If a consumer has a warranty for a product they purchase, the seller or manufacturer is required to deliver to the consumer a product in full working condition that conforms to the warranty. Alternatively, the buyer could offer an option to refund the money the buyer paid for it. Of, the buyer can request repair or exchange of the defective product for a new one.
Today, many retailers commonly sell product warranties as part of retail transactions. Basically a warranty is a written contract that defines the legal obligations of the parties, seller and buyer. A buyer who has purchased a warranty should read it and understand that the warranty probably defines the remedies for breach.
If the seller or manufacturer will not fix or replace a defective product, one of the following options may be available:
- If the person is making installment payments on the product, the person may be able to stop making the payments until the seller or manufacturer agrees to honor their warranty. This may not be the best approach, because the seller could then sue the buyer for non-payment of a legitimate debt;
- If a person cannot resolve the issue amicably with the seller, they might turn to their local Better Business Bureau. Or, the city, county or state in which the person lives might have a consumer complaint agency, perhaps as part of the state attorney general’s office, that offers services for these situations to citizens. These agencies might mediate the dispute and motivate the seller to offer a remedy;
- If a person cannot reach an agreement with the seller on how to solve their dispute, and the warranty is still being breached, a person may sue the seller for breach of warranty. Depending on the value of the item and the amount of money a buyer seeks in damages, the buyer may be limited to suing in small claims court,.
Are There Limitations on Warranty Liability?
Courts have ruled in the past that breaches can be material or immaterial. An immaterial breach is one in which the defect or damage does not have a significant effect on the functionality of the product. For example, a person might buy a new refrigerator that is delivered with a mark on the back or sides. This does not affect the operation of the refrigerator, so a court might consider it to be an immaterial breach.
On the other hand, a refrigerator that does not refrigerate food would constitute a material breach and a buyer could seek a remedy for being given a non-operating refrigerator. The implied warranty of fitness for a particular purpose means that delivery to a buyer of a refrigerator that does not refrigerate food is a breach of the warranty. The seller is liable to replace or repair the refrigerator, so it functions as warranted.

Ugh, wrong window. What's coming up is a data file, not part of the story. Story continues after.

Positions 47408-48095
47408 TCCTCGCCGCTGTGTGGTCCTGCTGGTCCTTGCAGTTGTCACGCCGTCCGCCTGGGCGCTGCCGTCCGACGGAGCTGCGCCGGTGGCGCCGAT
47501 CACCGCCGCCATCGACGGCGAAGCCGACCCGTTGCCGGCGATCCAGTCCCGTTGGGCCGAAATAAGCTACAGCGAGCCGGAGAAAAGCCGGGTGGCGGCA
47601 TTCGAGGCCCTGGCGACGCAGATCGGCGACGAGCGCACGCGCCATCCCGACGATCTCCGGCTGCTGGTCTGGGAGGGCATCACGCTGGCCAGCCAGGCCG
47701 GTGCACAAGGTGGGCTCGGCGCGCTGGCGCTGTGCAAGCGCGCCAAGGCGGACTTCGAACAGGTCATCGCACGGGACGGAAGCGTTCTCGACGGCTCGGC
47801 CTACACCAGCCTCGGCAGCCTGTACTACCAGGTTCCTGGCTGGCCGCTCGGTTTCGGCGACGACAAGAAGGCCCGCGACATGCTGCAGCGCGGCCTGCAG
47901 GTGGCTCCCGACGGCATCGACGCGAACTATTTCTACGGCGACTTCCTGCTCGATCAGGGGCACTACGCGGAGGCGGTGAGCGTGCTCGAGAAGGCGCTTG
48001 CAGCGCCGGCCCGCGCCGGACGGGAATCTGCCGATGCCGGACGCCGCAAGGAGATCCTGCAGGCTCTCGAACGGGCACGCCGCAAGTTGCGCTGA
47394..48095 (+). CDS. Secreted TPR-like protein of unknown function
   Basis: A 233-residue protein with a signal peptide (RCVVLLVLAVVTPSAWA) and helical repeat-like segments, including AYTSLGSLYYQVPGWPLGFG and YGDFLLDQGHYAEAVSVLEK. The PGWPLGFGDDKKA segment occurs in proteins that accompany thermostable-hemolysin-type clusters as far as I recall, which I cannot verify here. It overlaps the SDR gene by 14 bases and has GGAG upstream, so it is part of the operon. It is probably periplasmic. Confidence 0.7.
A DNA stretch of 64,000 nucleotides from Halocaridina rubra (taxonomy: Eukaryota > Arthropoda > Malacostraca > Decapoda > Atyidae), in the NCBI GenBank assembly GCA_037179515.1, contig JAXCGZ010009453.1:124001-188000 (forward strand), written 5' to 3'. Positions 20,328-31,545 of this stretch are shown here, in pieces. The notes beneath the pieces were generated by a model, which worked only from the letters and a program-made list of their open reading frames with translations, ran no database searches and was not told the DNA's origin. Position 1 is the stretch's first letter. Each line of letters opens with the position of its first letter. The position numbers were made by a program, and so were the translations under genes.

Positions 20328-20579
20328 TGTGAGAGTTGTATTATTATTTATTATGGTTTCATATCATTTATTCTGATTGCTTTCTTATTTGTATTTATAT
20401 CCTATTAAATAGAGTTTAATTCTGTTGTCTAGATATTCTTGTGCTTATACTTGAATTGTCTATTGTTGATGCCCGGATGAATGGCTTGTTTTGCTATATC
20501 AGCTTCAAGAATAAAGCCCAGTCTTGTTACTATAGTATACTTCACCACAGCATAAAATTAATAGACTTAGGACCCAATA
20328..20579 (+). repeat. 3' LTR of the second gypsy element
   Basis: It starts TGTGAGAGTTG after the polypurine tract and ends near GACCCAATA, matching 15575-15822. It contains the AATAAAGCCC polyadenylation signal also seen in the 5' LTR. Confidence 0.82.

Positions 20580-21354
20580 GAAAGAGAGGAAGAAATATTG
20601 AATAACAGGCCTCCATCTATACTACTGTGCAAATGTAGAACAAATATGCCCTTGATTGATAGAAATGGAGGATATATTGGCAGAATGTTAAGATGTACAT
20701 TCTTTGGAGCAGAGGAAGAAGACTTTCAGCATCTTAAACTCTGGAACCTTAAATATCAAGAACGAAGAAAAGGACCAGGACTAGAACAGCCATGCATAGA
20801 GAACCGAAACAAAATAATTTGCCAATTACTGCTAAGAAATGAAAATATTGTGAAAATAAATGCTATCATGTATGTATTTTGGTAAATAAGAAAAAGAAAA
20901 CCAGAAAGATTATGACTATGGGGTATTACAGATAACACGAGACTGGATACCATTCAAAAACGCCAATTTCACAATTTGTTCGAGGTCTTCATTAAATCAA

Or, a merchant may have communicated an express warranty by making a certain guarantee regarding the quality of their goods and services. So, for example, an appliance manufacturer might guarantee that a refrigerator model is free from defects for one year from the date of purchase. If a refrigerator stops working during a one-year period because of a manufacturing or design defect, the manufacturer must provide any remedy stated in the warranty.
What Other Types of Recovery Might Be Available?
If a defective product that does not conform to warranties made as to its quality causes actual physical injury to a user of the product, the injured person can pursue a breach of warranty lawsuit. The seller would be liable for the costs of treatment of those injuries, as well as lost wages, pain and suffering and other quantifiable damages in a breach of warranty case.
Do I Need a Lawyer for a Warranty Lawsuit?
Breach of warranty lawyers are experienced in dealing with sellers and manufacturers in cases in which a defective product has been delivered to a buyer. It is a technical area of the law that can become complicated. A person needs to consult an experienced business lawyer for help in analyzing warranties, determining the nature of a product defect, and planning a strategy for winning a remedy for a breach of warranty claim.